Editor’s note: Courtyard Conversations is a monthly series, which features the school’s staff members, and a topic that is relevant to their lives or work at the school. TRL staff members speak with each month’s subject in the courtyard. For the first edition, TRL editors Lindsey Hughes and Parker Post kicked off the series interviewing principal Chris Mayfield.
On March 12, 2020, students left the school for spring break. At the time, students and administrators expected to return to the school in a week. Students would actually come back 7 months later. Now, over a year after the district first went virtual, the school is completely in person, does not require masks, brought back an 8 period schedule and got rid of one way hallways. Associate Principal Teressa Dodson reflects on the 2019-2020 and 2020-2021 school years.
“We had started looking at all the news and seeing everything, and we had gone to a grocery store to buy things for dinner, because we cooked in our farmhouse and saw the shelves that had been depleted,” Dodson said. “I was going ‘Oh my gosh, this is all happening.’”
After returning home from vacation, Dodson, along with the other administrators were tasked with figuring out how to continue school during a pandemic.
“Mr Mayfield called and said, ‘Well, we’re not going to go back to school, but we will meet’, he was talking about the inmate administrative team,” Dodson said. “‘We will meet at eight o’clock’ or whatever. We came back, and silly me, I thought we were going to come to the school. I thought that we would meet here whenever he said we’ll meet as an administrative team, I thought he meant, we’ll meet [in person]. Well, that was our first introduction to zoom.”
For the last quarter of the 2019-2020 school year, the school’s administration kept a lax model for online education: not requiring zoom and limiting assignments.
“Well we planned out something, just a couple of weeks out,” Dodson said. “I think we just kind of planned out how we would tackle it, because we still thought at that time that that was going to be temporary. We thought that we would be at home for a couple of weeks, and then we’d get to come back to school. Like I said, silly me I really truly, naively kept thinking that we were going to come back to school. Then, the reality set in that we were not going to be able to come back.”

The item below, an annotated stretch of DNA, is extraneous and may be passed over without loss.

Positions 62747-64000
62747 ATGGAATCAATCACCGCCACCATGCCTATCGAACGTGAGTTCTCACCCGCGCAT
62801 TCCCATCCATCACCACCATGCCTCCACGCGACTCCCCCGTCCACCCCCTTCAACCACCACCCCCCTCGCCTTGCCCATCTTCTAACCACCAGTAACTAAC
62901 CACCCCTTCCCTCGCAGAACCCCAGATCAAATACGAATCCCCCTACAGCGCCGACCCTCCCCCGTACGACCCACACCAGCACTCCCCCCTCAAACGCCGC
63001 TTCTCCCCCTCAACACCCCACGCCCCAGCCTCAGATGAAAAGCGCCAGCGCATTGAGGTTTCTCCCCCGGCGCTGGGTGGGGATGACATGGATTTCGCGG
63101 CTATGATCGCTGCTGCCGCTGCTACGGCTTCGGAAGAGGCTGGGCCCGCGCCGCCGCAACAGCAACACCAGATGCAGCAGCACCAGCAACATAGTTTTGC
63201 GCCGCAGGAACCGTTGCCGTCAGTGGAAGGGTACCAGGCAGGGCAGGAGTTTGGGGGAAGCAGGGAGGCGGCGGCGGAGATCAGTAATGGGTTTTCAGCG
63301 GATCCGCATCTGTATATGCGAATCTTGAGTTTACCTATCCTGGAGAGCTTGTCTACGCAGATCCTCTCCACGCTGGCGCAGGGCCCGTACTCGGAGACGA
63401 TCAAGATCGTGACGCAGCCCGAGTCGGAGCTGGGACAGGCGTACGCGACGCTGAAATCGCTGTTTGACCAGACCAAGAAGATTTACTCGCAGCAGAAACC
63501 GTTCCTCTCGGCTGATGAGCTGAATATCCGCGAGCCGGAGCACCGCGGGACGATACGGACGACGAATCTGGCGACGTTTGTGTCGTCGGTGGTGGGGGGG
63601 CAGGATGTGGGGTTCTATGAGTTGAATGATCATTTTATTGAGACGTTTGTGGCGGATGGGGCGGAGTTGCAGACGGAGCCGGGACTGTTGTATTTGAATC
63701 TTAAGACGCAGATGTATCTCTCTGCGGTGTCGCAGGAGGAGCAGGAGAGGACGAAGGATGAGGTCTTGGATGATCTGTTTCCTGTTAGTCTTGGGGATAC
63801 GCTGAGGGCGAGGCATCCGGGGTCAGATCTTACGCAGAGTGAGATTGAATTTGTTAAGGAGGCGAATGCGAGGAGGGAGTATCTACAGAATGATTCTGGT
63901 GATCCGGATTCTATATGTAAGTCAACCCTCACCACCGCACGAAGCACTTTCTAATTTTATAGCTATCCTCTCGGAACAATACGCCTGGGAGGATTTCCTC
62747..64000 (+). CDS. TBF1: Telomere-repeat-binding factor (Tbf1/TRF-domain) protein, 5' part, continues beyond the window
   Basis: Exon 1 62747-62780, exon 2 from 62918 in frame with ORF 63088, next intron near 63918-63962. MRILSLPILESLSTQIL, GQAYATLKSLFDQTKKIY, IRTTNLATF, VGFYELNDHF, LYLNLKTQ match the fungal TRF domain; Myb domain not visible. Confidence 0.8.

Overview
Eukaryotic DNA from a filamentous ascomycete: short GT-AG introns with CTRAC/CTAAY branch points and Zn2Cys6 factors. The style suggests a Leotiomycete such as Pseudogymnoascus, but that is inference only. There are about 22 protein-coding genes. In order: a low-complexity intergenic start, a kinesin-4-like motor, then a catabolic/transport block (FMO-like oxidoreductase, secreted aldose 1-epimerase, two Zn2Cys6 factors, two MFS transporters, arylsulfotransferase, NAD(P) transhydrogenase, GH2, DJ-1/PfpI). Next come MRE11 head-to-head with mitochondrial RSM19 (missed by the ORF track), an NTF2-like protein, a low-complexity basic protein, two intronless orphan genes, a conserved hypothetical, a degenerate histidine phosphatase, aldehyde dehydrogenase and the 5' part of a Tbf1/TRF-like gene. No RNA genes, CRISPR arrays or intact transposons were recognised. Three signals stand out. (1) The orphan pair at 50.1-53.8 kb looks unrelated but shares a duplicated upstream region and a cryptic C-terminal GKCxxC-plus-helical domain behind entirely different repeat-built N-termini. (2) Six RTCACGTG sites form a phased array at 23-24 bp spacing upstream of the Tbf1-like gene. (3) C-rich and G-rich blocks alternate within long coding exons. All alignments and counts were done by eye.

After the end of the 2019-2020, Dodson, alongside other administrators, planned out the next school year. For the 2020-2021 school year, the administration designed a block schedule, initially alternating student attendance based on last name. Eventually, that restriction would go away, and every student who wanted to attend school in person would attend at the same time.
“It’s a crazy design, but we kind of had to trick PowerSchool, so that we could set that up,” Dodson said. “So those were challenges that we had never had before, there’s always challenges in building the master schedule, but those were new ones that we had never even encountered. We’d never had to build that.”
The administration implemented social distancing requirements and other safety procedures. Included in these were mask mandates, dividers and spaced out desks and one-way hallways.
“I’m glad we’re no longer doing one way hallways, and I’m glad to see kids interacting in the classroom,” Dodson said. “Keeping kids separated in the classroom just felt so wrong to me, so I’m glad that they’re getting to talk to each other.”
While the school brought back the eight period schedule and eliminated mask requirements, the school still retains some procedures from the last year and a half.
“Well, there’s some silly things,” Dawson said. “We did a lot of our meetings through zoom. If we need to meet with parents during the school day, we can carve out a 30 to 45 minutes of time for them, and then all they have to do is jump online. Before, they could end up needing to be gone from their work for an hour and a half to two hours. Well now, with Zoom, we can say, can you meet for 30 to 45 minutes. And they can do it right there in their office, they can do it in their car. That has been super helpful because we’re getting good productive conversations and not disrupting their work.”
The school eliminated the online learning option this year, requiring all students to return on campus.
“After covid, everything’s different, and it really is, everything’s different,” Dodson said. “Because now, people need some stability, and we’re trying really hard to provide it.”